A Privacy Dustup at Microsoft Exposes Major Problems for A.I.
The results you get when you search for an image on Google have something in common with Siri’s ability to listen to your commands. And they each share DNA with the facial recognition projects rolling out to the world’s airports and beyond.
All of these features are fed by enormous piles of data. These datasets might contain thousands of pictures of faces or gigabytes of audio logs of human speech. They are the raw material used by nearly everyone who wants to work with A.I., and they don’t come cheap. It takes expertise and investment to build them. That’s why corporate and academic institutions are constructing their own datasets — and only sometimes share them with the world, creating what are known as open datasets.
But open doesn’t automatically mean good — or ethical. Last week, Microsoft took down its MS Celeb facial recognition dataset following a report from MegaPixels, a watchdog project dedicated to uncovering how open datasets are used to build surveillance infrastructure across the world. MegaPixels showed that Microsoft’s data included photographs not just of public people like celebrities, but of private citizens and journalists as well — and that it had been downloaded by private U.S. researchers and state-backed surveillance operations in China.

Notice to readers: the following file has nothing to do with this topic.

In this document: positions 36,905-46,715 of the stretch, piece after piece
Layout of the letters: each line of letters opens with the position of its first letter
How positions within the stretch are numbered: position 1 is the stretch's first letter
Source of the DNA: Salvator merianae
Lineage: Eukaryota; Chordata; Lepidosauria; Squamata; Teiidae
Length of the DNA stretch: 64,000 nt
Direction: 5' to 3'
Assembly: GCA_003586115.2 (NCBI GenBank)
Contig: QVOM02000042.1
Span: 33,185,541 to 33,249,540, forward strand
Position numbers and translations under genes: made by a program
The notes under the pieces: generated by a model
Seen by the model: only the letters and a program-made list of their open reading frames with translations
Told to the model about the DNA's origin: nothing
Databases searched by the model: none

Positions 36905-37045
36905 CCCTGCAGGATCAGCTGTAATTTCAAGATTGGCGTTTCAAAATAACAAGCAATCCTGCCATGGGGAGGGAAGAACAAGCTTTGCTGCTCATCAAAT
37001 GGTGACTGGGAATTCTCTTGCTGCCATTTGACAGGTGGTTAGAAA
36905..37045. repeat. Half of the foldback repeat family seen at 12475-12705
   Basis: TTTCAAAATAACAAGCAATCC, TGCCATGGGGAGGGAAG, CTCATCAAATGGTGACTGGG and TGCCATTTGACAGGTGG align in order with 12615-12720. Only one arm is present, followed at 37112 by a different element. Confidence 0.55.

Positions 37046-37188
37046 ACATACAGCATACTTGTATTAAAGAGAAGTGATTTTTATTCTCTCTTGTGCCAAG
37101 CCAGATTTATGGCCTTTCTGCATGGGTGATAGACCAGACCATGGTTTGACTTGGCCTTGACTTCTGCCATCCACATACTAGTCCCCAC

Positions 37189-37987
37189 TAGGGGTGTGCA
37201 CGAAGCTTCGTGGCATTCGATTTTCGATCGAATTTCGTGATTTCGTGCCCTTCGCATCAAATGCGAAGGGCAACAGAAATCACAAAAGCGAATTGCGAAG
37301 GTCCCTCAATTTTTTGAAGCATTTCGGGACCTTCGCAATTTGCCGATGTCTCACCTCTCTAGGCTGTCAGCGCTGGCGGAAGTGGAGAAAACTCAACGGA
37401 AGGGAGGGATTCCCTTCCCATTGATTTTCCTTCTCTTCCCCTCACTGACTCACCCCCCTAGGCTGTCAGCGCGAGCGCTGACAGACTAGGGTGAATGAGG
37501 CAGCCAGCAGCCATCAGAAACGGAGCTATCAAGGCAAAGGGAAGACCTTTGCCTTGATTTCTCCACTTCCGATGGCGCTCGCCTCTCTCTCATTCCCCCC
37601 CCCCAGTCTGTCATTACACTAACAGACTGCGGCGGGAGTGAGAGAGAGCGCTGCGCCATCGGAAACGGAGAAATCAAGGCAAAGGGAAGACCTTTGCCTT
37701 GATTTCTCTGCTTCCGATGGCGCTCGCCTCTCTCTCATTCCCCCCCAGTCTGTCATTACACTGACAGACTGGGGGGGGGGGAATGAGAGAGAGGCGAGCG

“There’s clearly a large misalignment between what researchers and the general public think is acceptable,” Adam Harvey, the creator of MegaPixels, tells OneZero.